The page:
… in an America enraptured by the cultural prosthesis that is the automobile, walking has become a lost mode, perceived as not a legitimate way to travel but a necessary adjunct to one’s car journey, a hobby, or something that people without cars—those pitiable “vulnerable road users,” as they are called with charitable condescension—do. To decry these facts—to examine, as I will in this series, how Americans might start walking more again— may seem like a hopelessly retrograde, romantic exercise: nostalgia for Thoreau’s woodland ambles. But the need is urgent. The decline of walking has become a full-blown public health nightmare.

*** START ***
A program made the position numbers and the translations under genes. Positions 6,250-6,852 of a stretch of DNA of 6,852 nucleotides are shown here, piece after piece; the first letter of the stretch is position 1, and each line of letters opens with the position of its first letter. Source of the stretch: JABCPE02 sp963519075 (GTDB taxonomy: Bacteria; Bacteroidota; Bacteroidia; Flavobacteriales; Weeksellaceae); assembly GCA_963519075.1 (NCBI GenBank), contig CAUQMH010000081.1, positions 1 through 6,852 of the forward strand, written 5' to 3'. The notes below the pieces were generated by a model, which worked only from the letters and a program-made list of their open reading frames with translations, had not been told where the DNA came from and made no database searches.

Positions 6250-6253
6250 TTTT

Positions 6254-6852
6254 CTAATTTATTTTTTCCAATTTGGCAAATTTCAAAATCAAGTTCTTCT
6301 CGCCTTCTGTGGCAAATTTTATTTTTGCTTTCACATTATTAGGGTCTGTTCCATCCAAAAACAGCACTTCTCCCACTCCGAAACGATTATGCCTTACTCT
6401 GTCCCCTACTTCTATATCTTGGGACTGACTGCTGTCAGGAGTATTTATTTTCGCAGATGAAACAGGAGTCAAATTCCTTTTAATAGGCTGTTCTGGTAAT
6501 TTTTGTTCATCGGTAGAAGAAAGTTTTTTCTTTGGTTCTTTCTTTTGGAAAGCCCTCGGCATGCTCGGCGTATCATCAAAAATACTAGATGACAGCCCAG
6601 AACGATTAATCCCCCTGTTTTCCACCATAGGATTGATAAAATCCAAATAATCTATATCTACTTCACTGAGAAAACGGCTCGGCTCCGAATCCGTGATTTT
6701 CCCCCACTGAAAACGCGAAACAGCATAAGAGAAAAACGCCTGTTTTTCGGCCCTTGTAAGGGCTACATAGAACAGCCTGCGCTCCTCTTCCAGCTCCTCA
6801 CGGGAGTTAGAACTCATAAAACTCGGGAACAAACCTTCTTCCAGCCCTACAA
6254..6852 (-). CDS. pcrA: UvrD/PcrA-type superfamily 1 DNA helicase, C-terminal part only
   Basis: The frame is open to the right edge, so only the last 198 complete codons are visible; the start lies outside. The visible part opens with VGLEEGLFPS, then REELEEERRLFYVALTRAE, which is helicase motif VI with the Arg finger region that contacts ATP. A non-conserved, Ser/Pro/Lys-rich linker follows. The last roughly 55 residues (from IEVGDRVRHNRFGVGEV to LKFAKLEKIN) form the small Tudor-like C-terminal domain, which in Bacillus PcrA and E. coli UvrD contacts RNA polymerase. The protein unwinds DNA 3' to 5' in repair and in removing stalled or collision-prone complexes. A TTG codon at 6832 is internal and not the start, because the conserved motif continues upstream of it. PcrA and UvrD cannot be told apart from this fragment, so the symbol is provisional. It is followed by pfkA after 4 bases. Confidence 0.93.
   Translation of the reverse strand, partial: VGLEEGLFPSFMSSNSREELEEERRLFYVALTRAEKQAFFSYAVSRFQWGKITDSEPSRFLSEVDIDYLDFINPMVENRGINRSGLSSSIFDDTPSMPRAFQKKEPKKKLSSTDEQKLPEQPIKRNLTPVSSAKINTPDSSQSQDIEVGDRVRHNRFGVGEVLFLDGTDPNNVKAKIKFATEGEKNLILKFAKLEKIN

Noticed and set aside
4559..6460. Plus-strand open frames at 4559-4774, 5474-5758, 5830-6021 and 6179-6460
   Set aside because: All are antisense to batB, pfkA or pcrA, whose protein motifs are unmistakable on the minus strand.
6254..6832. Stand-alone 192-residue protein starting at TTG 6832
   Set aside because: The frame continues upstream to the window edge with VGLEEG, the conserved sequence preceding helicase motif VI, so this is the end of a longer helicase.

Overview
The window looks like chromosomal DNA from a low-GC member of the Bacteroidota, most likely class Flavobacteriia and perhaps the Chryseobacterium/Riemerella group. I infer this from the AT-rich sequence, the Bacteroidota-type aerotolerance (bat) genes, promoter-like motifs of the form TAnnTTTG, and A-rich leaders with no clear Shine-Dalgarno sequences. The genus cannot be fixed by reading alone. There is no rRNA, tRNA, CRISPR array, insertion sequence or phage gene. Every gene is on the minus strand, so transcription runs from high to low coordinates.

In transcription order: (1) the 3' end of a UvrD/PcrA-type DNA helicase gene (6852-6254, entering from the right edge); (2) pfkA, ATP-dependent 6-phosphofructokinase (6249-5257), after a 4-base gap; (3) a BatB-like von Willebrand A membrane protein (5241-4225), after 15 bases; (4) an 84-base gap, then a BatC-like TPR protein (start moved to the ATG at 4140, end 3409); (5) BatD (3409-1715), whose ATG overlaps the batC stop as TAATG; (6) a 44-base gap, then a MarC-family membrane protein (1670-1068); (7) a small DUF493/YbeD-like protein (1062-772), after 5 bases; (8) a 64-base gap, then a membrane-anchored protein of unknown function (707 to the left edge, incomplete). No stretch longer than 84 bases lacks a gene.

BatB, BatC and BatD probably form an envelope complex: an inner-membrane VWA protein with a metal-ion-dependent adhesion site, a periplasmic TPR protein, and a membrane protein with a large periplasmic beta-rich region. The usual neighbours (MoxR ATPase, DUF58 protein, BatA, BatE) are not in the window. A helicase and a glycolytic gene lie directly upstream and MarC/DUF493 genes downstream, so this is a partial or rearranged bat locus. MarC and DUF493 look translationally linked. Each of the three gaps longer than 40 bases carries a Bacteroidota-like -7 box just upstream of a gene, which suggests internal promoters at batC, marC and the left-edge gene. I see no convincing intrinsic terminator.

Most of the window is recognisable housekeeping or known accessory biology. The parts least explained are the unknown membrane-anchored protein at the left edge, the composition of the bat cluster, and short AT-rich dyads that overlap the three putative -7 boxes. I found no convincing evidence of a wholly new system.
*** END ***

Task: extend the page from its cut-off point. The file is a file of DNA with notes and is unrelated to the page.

Ah, First-World Problems. And yet, Trinis don’t seem to do much walking either.
Michael Ronkin, a French-born, Swiss-raised, Oregon-based transportation planner whose firm, as his website notes, “specializes in creating walkable and bikeable streets.”
We could definitely use one of those down here. Someone ought to slip his name and number to the Ministry of Transport.